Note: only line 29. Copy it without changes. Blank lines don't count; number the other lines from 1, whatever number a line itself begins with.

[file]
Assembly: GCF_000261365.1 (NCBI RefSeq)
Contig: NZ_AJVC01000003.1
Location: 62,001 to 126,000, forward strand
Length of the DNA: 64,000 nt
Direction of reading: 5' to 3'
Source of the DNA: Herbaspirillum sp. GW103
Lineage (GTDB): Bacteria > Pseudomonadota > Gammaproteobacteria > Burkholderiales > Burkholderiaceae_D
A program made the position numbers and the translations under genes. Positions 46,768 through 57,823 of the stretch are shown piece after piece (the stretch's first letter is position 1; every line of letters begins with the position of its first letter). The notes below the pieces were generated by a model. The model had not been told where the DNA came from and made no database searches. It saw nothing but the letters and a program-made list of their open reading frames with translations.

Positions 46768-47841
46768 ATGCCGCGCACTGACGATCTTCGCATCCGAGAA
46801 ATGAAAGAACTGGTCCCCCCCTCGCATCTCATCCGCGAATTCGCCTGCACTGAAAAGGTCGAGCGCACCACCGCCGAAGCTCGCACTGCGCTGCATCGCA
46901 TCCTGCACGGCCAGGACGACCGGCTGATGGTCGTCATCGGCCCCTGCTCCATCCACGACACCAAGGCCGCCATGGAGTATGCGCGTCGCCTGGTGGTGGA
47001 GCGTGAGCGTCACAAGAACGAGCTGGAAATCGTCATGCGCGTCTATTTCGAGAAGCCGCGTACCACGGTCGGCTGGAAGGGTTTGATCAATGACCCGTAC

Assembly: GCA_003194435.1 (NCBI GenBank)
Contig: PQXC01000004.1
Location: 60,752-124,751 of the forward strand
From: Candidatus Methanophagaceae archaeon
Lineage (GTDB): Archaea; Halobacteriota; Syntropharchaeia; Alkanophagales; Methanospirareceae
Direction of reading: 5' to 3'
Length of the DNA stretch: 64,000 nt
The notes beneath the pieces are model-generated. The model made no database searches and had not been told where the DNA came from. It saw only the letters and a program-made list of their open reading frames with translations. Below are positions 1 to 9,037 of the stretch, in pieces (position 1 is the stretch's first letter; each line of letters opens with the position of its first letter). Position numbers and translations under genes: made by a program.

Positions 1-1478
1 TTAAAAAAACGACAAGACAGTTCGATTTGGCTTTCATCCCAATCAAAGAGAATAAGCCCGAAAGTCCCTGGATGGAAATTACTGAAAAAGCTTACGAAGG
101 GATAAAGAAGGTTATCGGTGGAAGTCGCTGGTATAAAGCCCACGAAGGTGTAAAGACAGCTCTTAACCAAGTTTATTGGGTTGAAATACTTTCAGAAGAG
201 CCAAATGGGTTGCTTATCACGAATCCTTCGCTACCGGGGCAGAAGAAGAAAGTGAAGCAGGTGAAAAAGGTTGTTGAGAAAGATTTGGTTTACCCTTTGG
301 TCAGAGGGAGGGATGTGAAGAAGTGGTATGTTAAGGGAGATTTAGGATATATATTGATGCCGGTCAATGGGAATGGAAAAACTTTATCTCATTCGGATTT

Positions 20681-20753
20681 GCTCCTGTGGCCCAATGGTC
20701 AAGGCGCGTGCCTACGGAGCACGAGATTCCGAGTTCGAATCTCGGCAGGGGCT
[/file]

20701 AAGGCGCGTGCCTACGGAGCACGAGATTCCGAGTTCGAATCTCGGCAGGGGCT